Life today is anything but easy and peaceful…
Attempting to climb the career ladder, negotiating annual appraisals, crying over lost promotions, beating deadlines and sacrificing leisure time are all integral to the working Puneites life.
And, In the bargain, spending quality time with your partner takes a backseat. To top this, the time spent on convincing your partner on your delayed return home adds to the misery.
These Puneites have not only overcome this, but also swear to the fact that there is nothing better than having your life partner in the same organisation or profession to avoid conflict.
“I definitely feel life is much easier if you marry someone who understands the intricacies of your profession and respects your personal space.
A partner who parties with you and comes along to the office the next morning is great. Busy schedules take up all your ‘family time’ anyway so having your spouse in the same office helps.
This works for people in every profession. They understand your mental state and sometimes help you out of it too. There are better discussions at home that adds to a healthy relationship,” shares Prateek S. Patel, a chartered accountant.
This hard-core foodie and travel enthusiast who loves to pen down her experiences on her social media, shares why marrying a hotelier and biking aficionado was her best decision ever.
“I always knew I can’t settle with someone who has a nine to five corporate job. Explaining my regular absence from home, coming home late and my penchant to keep looking for newer destinations is not easy..
Fortunately, in my trip to Leh, I met Rajeev, who was anything but a conventional husband…
It has been three years now and we have traveled almost every part of India and tried various cuisines from across the country,” she adds.
“Even if your partner isn’t in the same profession or team, just having them in the same organisation is a bonus,” shared Parminder Singh.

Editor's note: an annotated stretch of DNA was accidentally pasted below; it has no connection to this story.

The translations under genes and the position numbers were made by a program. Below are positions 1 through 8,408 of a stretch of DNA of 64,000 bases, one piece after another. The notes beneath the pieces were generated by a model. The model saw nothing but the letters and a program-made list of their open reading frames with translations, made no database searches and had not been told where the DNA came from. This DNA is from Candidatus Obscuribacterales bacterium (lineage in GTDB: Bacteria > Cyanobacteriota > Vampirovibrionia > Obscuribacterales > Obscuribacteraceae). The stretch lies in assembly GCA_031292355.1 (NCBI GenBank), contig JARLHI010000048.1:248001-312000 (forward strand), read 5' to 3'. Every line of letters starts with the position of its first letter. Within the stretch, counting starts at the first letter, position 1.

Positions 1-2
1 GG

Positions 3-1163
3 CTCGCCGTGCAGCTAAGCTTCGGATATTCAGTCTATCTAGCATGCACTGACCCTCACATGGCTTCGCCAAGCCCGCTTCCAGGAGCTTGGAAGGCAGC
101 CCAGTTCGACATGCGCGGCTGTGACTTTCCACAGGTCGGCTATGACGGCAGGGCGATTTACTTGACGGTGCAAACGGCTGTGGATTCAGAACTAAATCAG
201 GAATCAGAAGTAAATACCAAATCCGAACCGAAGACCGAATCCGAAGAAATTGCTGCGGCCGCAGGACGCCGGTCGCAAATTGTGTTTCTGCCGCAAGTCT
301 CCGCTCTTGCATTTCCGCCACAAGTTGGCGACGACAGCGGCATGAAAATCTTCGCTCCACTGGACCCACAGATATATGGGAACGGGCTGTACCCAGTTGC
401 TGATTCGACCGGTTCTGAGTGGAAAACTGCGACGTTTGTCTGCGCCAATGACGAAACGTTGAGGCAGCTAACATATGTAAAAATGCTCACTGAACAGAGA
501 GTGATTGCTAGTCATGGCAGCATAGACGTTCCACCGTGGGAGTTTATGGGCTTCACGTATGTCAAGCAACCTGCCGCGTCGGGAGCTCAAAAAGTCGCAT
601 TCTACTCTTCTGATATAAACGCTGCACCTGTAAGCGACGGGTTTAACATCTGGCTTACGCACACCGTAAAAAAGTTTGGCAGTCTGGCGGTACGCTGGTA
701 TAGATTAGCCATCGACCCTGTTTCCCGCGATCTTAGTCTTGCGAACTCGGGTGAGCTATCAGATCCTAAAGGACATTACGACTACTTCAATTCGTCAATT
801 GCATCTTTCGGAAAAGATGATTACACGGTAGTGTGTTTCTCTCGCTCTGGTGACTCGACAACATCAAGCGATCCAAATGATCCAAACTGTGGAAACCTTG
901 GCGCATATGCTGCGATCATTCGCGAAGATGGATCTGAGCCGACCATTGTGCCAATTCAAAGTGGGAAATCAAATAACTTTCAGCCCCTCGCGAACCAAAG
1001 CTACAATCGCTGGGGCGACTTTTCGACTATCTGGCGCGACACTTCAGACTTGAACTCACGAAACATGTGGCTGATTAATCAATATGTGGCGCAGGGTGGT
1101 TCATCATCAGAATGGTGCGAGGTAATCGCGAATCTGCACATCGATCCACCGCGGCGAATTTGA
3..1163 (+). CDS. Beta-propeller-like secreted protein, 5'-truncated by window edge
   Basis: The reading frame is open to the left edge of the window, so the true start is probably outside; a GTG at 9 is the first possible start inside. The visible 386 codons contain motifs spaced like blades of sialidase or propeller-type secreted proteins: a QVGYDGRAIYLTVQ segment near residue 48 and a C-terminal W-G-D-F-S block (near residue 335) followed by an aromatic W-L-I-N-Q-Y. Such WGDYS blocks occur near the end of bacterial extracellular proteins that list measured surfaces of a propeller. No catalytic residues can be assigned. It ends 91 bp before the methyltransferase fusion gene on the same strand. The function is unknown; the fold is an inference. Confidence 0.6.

“My parents introduced me to a lot of prospective brides, but, I never got along with them nor was I prepared to let them into my messed-up lifestyle.
For me, my partner being on the same wave length is very important. I have been working night-shifts for the past eight years now and I am used to the lifestyle changes and vague schedules.
I wanted someone who works at least in the same organisation and has the same shift timings so that we can spend some time together too. Moreover, you also save a lot on travel and food. It is economical, practical and helps improve bonding. Luckily, I found Meghana, who fits into my unsystematic life perfectly,” he smiles.
“Although I do believe that this is a good idea, there are certain complexities too…
Ego clashes, difference of opinion, being competitive and sometimes the thought of working under your partner can hamper a relationship,” shares a 36-year-old marketer, Padma Rathod.
“There are chances that your partner might get a huge raise and a better position and not everyone can accept that. Work and personal life gets very cluttered with personal and professional brawls going beyond the bedroom and office cubicles.
It takes a lot of maturity from both the partners to get into the same organisation and still be able to deal with situations that arise,” Padma adds.
Reach her at firstname.lastname@example.org or tweet @KaurKaur18
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